`FIGARO' FASHIONS OWN GLOBAL NICHE

By Published on .

PARIS-Magazines like Marie Claire and Elle have long capitalized on the French reputation of art de vivre to sell copies worldwide.

Now another French export, monthly Madame Figaro, the conservative daily Le Figaro's weekly women's magazine, is adding to the competition in five new countries as a standalone monthly.

The Paris weekly, distributed as part of a weekend package with newspaper Le Figaro and its general interest magazine of the same name, has a circulation of 546,000 in France alone, leading the well-known monthly Marie Claire, at 461,000, and France's weekly edition of Elle, at 299,000.

Madame Figaro's international expansion began in 1988, when all three magazines went into Portugal simultaneously. "Portugal was a good spot to learn how to go international," said Publisher Patrick Moreau. But "We didn't want to risk the reputation and value of the Figaro name, so we called it Maxima," he added.

Seven years later, Maxima's circulation of 49,000 makes it Portugal's fifth-highest-circulation women's magazine, Zenith Worldwide said, leading No. 7 Marie Claire's 40,000 and No. 9 Elle's 37,000.

"Maxima has done a lot of promotion we haven't done," said Marie Claire's international advertising director Anna Entraygues.

Heartened by the success of Maxima, Madame Figaro added Greece, Korea, Japan and the U.K. under its own name, with plans for China and Italy this year and Spain, Hong Kong and Taiwan for 1996.

"If we can succeed in Japan, we can succeed anywhere in the world," Mr. Moreau said.

Mr. Moreau estimated Madame Figaro's readership in Japan is 120,000-less than half of Marie Claire's estimated 300,000 and well behind Elle, in Japan since 1976.

Madame Figaro's approach to global expansion is to let rivals test the waters. "We have gone to Asia and Southern Europe first because the economic growth that is happening in those places is attractive to advertisers," Mr. Moreau said.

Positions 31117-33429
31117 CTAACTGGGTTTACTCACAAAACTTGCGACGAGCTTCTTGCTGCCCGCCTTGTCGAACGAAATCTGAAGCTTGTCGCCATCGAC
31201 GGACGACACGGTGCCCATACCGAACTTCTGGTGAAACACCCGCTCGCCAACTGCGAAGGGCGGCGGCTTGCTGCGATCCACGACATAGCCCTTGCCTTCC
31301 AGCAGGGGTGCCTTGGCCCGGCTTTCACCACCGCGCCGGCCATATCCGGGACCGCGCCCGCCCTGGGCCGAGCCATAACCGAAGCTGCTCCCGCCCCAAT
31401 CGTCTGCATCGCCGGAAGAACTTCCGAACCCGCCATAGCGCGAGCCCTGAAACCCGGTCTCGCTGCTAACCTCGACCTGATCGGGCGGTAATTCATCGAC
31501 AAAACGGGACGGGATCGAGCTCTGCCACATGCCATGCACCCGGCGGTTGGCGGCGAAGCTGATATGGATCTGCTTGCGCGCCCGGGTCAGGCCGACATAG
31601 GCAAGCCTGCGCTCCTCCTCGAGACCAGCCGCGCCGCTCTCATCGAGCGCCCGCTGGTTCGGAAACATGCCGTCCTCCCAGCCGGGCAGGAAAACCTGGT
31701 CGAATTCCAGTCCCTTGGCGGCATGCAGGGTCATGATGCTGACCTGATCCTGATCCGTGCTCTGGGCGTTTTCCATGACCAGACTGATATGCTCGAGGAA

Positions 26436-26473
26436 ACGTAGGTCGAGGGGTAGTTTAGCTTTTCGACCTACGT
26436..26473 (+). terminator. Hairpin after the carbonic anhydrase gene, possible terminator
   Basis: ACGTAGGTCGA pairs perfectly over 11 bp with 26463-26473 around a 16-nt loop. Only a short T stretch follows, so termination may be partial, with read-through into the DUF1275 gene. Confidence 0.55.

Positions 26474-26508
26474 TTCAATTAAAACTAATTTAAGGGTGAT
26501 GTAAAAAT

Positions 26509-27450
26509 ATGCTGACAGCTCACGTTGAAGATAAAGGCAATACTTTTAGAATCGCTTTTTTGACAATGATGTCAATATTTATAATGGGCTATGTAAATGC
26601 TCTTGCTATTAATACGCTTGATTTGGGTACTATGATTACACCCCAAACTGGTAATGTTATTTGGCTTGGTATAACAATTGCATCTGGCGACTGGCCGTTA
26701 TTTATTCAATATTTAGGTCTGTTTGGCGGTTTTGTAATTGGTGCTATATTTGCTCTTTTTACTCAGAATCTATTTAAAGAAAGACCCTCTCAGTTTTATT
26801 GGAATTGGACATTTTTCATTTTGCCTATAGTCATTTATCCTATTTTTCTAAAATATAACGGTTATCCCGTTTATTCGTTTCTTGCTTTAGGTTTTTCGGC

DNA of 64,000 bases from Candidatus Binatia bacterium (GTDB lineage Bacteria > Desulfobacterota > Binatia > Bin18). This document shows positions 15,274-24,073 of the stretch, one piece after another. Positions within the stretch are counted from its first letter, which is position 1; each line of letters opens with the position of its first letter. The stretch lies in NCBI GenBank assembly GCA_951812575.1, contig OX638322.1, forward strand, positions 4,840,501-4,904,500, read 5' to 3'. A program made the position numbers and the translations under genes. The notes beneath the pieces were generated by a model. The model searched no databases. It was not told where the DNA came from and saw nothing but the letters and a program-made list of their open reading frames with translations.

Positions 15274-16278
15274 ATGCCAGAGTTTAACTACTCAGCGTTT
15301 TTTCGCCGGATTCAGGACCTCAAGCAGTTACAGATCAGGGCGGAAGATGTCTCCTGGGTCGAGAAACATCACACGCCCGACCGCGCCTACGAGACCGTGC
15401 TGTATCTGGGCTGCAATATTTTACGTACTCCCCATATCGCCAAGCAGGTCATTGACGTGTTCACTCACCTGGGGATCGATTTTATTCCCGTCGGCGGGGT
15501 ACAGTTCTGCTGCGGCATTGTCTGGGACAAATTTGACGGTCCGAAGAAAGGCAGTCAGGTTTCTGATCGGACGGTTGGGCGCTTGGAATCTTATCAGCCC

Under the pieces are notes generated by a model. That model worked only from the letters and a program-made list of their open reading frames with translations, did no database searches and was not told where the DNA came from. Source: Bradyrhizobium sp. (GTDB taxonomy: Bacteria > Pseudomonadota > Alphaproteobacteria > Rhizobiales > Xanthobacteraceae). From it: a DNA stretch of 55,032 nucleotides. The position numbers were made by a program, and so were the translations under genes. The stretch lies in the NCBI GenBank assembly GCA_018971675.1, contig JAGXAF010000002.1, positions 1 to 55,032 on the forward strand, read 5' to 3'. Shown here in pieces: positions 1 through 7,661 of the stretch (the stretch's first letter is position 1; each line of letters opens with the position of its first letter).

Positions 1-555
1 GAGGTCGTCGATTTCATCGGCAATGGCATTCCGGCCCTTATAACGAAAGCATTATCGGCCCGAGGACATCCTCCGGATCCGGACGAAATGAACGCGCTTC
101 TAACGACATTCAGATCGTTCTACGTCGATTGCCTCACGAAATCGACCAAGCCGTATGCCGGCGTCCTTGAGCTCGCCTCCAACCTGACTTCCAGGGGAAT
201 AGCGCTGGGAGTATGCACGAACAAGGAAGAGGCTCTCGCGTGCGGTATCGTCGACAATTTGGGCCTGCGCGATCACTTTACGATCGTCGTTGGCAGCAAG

"We can attack major and stable markets like Western Europe later, whenever we want."

Madame Figaro derives 43% of its advertising from perfumes and beauty products, including Guerlain, Lancome, Helena Rubenstein, Christian Dior and Chanel perfumes. Fashion accounts for another 30% of ad sales.

Despite its extensive reach, Madame Figaro doesn't offer advertisers a buy in all editions.

Ben Atherton, international media executive at Abbott Mead Vickers/ BBDO, London, uses Elle and Marie Claire regularly for clients including Rimmel International Cosmetics, and believes Madame Figaro could fill the gap between mid-market glossies like Elle and the upscale Vogue. "It could become a more accessible version of Vogue, which is a little too upmarket for a lot of women readers," he said.

But Madame Figaro, unlike Marie Claire and Elle, doesn't clone itself from country to country. International editions operate under licensing agreements that offer 70% of the French content to international editions, of which they use an average of 30% to 40%, often costly fashion, beauty, home decorating and cooking features.

"The idea is to produce a magazine with the flavor of original French and fully adapted to local readership," Mr. Moreau said.

After Italy and China this year, Madame Figaro will enter Spain in 1996 and seeks Hong Kong and Taiwan licenses.

While Mr. Moreau said his goal is "to go everywhere we can as a standalone monthly," Madame Figaro adopted a different strategy in the U.K. In that saturated market, Madame Figaro teamed with successful left-wing daily The Guardian in 1993 and debuted as a twice-per-year supplement.

Katherine Almond, associate media director at BBDO, London, is critical of the current U.K. Madame Figaro, which she said is inferior to Elle and Marie Claire. "As it is, it won't take business away from Elle or Marie Claire, which is one hell of a brand."

Juliana Koranteng contributed to this story.

Most Popular
In this article: